Breast Cancer Genetic Study in African-Ancestry (AA) Populations (R01CA202981, PIs: Zheng, Haiman, and Palmer) is a large consortium study in African-ancestry women including approximately 20,000 breast cancer patients and an equal number of controls to systematically search the whole genome using a next-generation sequencing approach to discover novel genetic susceptibility factors for breast cancer for AA women. This study will also build a comprehensive reference panel for imputation and meta-analysis of GWAS data, and use gene expression signatures to understand the mechanism underlying the influence of germline variants on breast cancer biology. This study will generate critically needed data to improve understanding of the genetics, biology, and etiology of breast cancer in AAs.

The Genome Sequencing to Identify Novel Genetic Factors for Breast Cancer Risk study (R01CA158473, PI: Zheng), builds upon the resources established in three NCI-funded large epidemiologic studies conducted among women in Shanghai, and aims to systematically search the entire coding region in the human genome to identify new genetic susceptibility factors for breast cancer.

Colorectal Cancer Risk Loci: GWAS, Fine-Mapping, and Functional Analysis (R01CA188214, PIs: Zheng and Long) is the first large study in East Asians, involving 48,800 participants, to comprehensively search for genetic risk factors for CRC. The study will also employ experimental approaches to identify functional variants and novel genes/pathways through which GWAS-identified loci contribute to CRC risk.

Translating Gene-Calcium Interactions to Precision Medicine for Colorectal Cancer (1U01CA182364-01, PIs: Dai, Edwards) aims to unravel functional variants and identify new rare variants using a next-generation sequencing approach and then prospectively evaluate if calcium-gene interactions affect colon carcinogenesis (incidence adenoma, recurrent adenoma and incident cancer), and discover the underlying mechanism(s) for these interactions. This study uses PLCO resources.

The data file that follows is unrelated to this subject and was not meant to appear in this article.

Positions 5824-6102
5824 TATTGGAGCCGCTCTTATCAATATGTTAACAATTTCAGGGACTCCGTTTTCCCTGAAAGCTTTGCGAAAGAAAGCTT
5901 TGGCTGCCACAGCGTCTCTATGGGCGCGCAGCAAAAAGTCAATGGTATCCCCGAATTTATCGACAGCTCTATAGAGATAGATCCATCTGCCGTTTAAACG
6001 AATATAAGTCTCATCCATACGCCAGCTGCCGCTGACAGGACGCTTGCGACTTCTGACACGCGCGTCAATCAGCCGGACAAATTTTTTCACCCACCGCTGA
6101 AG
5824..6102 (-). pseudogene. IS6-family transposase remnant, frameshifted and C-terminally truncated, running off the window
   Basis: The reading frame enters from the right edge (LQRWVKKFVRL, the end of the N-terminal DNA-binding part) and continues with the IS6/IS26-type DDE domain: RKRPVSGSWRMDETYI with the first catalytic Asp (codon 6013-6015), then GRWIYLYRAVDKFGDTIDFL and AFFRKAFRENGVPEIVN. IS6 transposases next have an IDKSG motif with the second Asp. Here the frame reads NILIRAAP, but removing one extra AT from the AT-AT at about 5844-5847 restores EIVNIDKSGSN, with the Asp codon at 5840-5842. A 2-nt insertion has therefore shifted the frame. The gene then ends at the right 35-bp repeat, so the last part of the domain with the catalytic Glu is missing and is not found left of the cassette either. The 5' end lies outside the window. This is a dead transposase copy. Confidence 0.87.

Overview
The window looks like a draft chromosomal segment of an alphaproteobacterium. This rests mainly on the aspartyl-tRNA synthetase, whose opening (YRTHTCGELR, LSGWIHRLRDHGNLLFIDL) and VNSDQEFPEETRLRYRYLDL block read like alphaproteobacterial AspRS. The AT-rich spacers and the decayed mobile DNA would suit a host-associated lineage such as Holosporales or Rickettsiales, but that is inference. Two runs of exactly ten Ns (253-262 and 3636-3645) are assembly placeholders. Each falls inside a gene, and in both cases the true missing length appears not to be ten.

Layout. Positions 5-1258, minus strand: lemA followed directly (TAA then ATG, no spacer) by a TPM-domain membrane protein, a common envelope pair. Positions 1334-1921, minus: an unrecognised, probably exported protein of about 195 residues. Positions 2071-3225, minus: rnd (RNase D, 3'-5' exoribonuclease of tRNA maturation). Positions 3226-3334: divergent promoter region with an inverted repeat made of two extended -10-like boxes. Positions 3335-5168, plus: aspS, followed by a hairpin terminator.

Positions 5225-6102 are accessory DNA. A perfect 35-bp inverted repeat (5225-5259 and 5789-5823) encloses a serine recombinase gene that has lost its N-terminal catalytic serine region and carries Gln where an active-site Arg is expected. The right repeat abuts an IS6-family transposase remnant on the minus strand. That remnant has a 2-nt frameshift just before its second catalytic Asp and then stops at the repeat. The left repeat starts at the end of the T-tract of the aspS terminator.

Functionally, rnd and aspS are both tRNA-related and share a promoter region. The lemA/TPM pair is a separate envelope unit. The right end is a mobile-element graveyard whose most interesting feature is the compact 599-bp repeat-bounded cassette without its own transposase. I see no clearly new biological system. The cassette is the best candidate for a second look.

The Design and Analysis of Sequencing Studies for Gene Mapping in Families project (R01HG006857, PI: Li) is designed to develop novel statistical and computational methods to address the challenges of identification of rare variants associated with complex traits for family studies.

Exome Sequencing to Identify Novel Genetic Factors for Lung Cancer in Nonsmokers (U01CA161045, PI: Cai) is a whole-exome sequencing study to systematically search the entire coding region in the human genome for lung cancer susceptibility genes and variants among never-smokers. The study will sequence the whole exome of 600 lung cancer cases and 600 controls and validate variants/genes in two independent samples of 2500 cases and 2500 controls.

The Analysis, Validation and Resource Creation for Genome Sequencing of Complex Diseases project (U01HG009086, PIs: Li and Cox) is one of the Analysis Centers funded by NHGRI for the Genome Sequencing Program, which is carrying out high depth-whole genome sequencing for a variety of complex diseases. The study will develop and apply novel approaches for prioritizing results using BioVU, the 200,000 member biobank at Vanderbilt with high quality electronic health records. Queriable results databases are being developed for use by both the internal sequencing community and the broader scientific community.

The multi-stage Genome-Wide Association Study (GWAS) Analysis of Uterine Fibroid Tumors (R01HD074711, PI: Velez Edwards) aims to identify genetic markers for risk of fibroids through a GWAS of AA and European American participants. The study uses BioVU and data obtained from the cohorts participating in the Electronic MEdical Records and GEnomic network (eMERGE).

The Searching For New Risk Variants In Known Breast Cancer Risk Loci In Asians study (R03CA176757, PI: Long) aims to identify novel genetic variants and independent genetic signals in previously-identified GWAS loci in Asian ancestry populations. The GWAS data of ~9,400 breast cancer cases and controls of Asian ancestry will be imputed using the 1,000 Genomes Project data as reference to evaluate 10 breast cancer loci in which the index SNPs were not replicated in Asians.

The Unraveling Genetic Determinants of Lung Cancer Risk in African Americans study (K07CA172294, PI Aldrich) seeks to identify genetic factors contributing to lung cancer in African Americans by sequencing the exomes of lung cancer cases and controls, and to identify interactions between local African ancestry and smoking exposure on lung cancer.